CHICAGO, A fermented wheat germ extract inhibits estrogen positive and estrogen negative breast cancer tumors better than the world's best selling cancer drug, Tamoxifen, according to research published this past weekend at the 2007 meeting of the American Society of Clinical Oncology, ASCO.
The compound, Avemar, has been extensively studied in many cell lines, animal tumor models, and several human clinical trials. In the current study, Andras Telekes, MD, Ph.D., head physician at the Hungarian National Institute of Oncology, and colleagues, implanted estrogen receptor-positive (ER+) and estrogen receptor-negative (ER-) breast tumors from humans and mouse cell lines into female mice and monitored tumor growth.
They compared tumor growth in mice treated with Avemar alone, or treated with three of the most widely used and studied breast cancer drugs: Tamoxifen, Aromasin, or Arimidex, alone, and combinations of those drugs with Avemar.
Against the mouse ER+ cell line, MXT, Avemar inhibited growth by 50%, Aromasin by 46.7%, Tamoxifen by 34% and Arimidex by 29.3%. Against the human ER+ cell line, T47T, Avemar inhibited growth by 49%, Tamoxifen 42%, Aromasin 25% and Arimidex 25%. Each agent was enhanced by 5 to 10% when combined with Avemar. Most effective was a combination of Aromasin and Avemar, inhibiting both the mouse and human derived ER+ breast tumors by 60%.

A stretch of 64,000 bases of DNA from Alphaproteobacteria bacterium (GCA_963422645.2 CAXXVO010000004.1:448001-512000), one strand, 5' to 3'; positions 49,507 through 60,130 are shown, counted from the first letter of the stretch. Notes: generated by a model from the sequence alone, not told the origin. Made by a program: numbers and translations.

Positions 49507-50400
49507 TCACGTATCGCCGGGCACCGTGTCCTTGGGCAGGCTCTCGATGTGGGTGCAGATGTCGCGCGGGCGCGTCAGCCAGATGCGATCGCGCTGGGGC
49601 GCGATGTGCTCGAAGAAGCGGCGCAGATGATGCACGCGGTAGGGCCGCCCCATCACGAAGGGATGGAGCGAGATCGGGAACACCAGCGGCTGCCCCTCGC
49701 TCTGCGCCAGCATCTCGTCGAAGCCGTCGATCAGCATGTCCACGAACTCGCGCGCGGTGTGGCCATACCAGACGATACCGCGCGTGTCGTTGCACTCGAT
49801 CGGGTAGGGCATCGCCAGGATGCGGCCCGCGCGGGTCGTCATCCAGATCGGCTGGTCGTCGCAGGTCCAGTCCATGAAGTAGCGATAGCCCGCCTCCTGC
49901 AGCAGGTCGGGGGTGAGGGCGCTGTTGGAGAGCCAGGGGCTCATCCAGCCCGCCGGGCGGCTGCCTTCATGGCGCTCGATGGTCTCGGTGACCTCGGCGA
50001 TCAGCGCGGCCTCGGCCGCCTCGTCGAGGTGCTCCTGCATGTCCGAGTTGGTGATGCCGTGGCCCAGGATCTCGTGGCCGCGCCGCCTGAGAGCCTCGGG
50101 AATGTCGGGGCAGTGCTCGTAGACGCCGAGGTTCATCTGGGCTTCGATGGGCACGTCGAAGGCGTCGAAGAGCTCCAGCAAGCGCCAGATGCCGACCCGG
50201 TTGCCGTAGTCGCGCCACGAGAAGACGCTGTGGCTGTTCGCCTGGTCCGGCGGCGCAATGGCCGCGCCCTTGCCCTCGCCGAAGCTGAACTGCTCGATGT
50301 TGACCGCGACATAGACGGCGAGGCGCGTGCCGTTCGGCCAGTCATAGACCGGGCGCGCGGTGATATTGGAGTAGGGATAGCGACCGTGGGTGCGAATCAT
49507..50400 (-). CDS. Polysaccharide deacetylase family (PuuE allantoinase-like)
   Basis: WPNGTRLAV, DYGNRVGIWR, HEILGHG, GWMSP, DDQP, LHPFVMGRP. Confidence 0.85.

Effects against estrogen receptor-negative (ER-) breast cancer were measured with the human derived, MDA-MB-231 cell line. Estrogen-blocking drugs are not effective against ER- breast cancers, so they were not tested in this tumor model. However, Avemar did inhibit the growth of the ER-negative MDA-MB-231 breast tumors significantly (52%), suggesting to researchers that the mechanism by which the extract works is different from that of the anti- estrogen drugs, and is independent of a breast tumor's estrogen receptor status.
acy against both ER+ and ER- tumor types suggests the compound's mechanisms of action against breast cancer may be those that inhibited tumor growth in other cancers, including lung, pancreatic, colon, melanoma, leukemia, and other breast cancer lines, among others, against which the compound has also been tested. Chief among these mechanisms is its ability to interfere with the excess use of glucose by cancer cells (the Warburg effect), which interferes with the synthesis of DNA needed for cell proliferation. Related medicine news :1
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